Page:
Local News
3:55 pm
Fri February 8, 2013

Former Charlotte Mayor Gantt's Civil Rights Victory Featured In New Film

Harvey Gantt smiles for reporters on Jan. 23, 1968 - the day he became the first African American to enroll at Clemson University in South Carolina.
Harvey Gantt smiles for reporters on Jan. 23, 1968 - the day he became the first African American to enroll at Clemson University in South Carolina.
Credit Cecil Williams via scetv.org

Charlotte newcomers may recognize the name "Gantt" because it's on the Center for African Arts and Culture Uptown. They may even know Harvey Gantt was the city's first African American mayor. But the name carries even more weight in South Carolina, where Gantt had a major role in desegregation. That is the subject of a new documentary airing this weekend on ETV – the South Carolina public television station.  WFAE's Julie Rose explains:

It happened 50 years ago, so Harvey Gantt says he understands why his grandkids weren't really aware of his Civil Rights fame. They range from 16 years on down and when he brought them in to watch the ETV documentary, "they, uh, they were quite surprised."

There was grandpa as a young man striding through a sea of reporters onto the all-white campus of what was then Clemson College in January of 1963.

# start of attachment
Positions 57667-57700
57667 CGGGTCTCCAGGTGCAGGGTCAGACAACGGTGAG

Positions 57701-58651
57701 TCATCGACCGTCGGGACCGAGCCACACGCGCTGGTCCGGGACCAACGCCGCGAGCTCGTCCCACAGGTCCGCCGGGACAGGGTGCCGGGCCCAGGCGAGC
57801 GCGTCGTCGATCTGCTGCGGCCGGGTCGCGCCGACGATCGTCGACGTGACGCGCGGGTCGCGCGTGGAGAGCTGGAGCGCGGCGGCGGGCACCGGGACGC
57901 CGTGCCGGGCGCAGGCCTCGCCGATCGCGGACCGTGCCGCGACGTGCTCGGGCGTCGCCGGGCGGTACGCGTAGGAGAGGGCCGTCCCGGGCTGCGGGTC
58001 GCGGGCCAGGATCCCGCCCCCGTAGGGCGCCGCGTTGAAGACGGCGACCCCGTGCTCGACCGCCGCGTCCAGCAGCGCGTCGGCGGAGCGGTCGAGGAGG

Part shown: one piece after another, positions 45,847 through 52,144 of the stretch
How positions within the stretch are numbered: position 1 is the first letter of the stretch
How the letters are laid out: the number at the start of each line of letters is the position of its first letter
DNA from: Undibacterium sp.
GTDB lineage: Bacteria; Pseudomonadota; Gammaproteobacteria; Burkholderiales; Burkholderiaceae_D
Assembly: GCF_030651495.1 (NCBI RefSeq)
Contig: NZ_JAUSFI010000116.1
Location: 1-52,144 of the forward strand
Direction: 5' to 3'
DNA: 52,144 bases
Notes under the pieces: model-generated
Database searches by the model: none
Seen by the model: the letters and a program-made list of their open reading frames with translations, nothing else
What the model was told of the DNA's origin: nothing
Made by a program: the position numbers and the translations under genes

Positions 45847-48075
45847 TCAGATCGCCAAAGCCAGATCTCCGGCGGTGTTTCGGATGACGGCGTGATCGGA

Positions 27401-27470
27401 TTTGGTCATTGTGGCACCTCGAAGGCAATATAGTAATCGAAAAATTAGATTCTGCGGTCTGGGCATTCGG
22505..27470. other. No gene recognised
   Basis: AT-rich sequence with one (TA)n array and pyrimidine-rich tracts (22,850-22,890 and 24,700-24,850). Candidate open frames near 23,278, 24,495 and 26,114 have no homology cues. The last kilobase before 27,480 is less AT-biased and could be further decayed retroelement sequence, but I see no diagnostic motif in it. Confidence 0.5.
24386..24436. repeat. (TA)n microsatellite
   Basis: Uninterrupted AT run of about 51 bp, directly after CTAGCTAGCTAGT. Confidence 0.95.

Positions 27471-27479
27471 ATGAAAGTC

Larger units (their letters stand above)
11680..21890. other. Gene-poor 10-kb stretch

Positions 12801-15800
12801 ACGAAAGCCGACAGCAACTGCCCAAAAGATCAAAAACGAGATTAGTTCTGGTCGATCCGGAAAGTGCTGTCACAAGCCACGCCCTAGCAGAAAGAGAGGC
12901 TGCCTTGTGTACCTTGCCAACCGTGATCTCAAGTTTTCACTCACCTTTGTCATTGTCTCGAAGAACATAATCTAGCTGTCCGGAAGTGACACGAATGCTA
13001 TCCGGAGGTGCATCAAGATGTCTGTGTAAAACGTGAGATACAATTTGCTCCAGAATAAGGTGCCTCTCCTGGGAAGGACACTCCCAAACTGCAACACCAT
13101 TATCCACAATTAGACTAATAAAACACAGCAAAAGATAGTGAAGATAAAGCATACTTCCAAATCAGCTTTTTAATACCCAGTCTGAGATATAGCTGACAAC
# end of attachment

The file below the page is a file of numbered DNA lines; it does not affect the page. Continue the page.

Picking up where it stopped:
Former Charlotte Mayor Harvey Gantt is featured in a new ETV documentary about his role desegregating Clemson University.
Former Charlotte Mayor Harvey Gantt is featured in a new ETV documentary about his role desegregating Clemson University.
Credit Clemson University

Gantt's enrollment came only after a years-long legal battle that went all the way to the Chief Justice of the U.S. Supreme Court. At the time, every state but South Carolina had integrated at least one of its universities or colleges.  Gantt changed that, but says it could have been anyone.  

"We knew the change was inevitable and somebody had to do it - and I did it," says Gantt.

Gantt was not a stranger to the Civil Rights struggle. He grew up in Charleston and participated in lunch-counter sit-ins as a teenager. His father was a member of the local NAACP. But Gantt says the main reason he set his heart on Clemson was because he wanted to be an architect and it was the best engineering school in the state.  Somewhat ironically, his success in achieving that goal also led him to leave South Carolina.

"Even though I graduated with honors, it was probably a difficult thing for a lot of South Carolina firms to hire an African American architect who broke the barriers at the schools there," says Gantt. "So I got no job offers. All my job offers came from Atlanta and Charlotte. So I elected Charlotte to be the place to go."

"The Education of Harvey Gantt" airs Sunday afternoon at 4 p.m. on South Carolina ETV and again on the station's South Carolina channel next Wednesday at 8 p.m.

Read more about Harvey Gantt's role in desegregating Clemson here.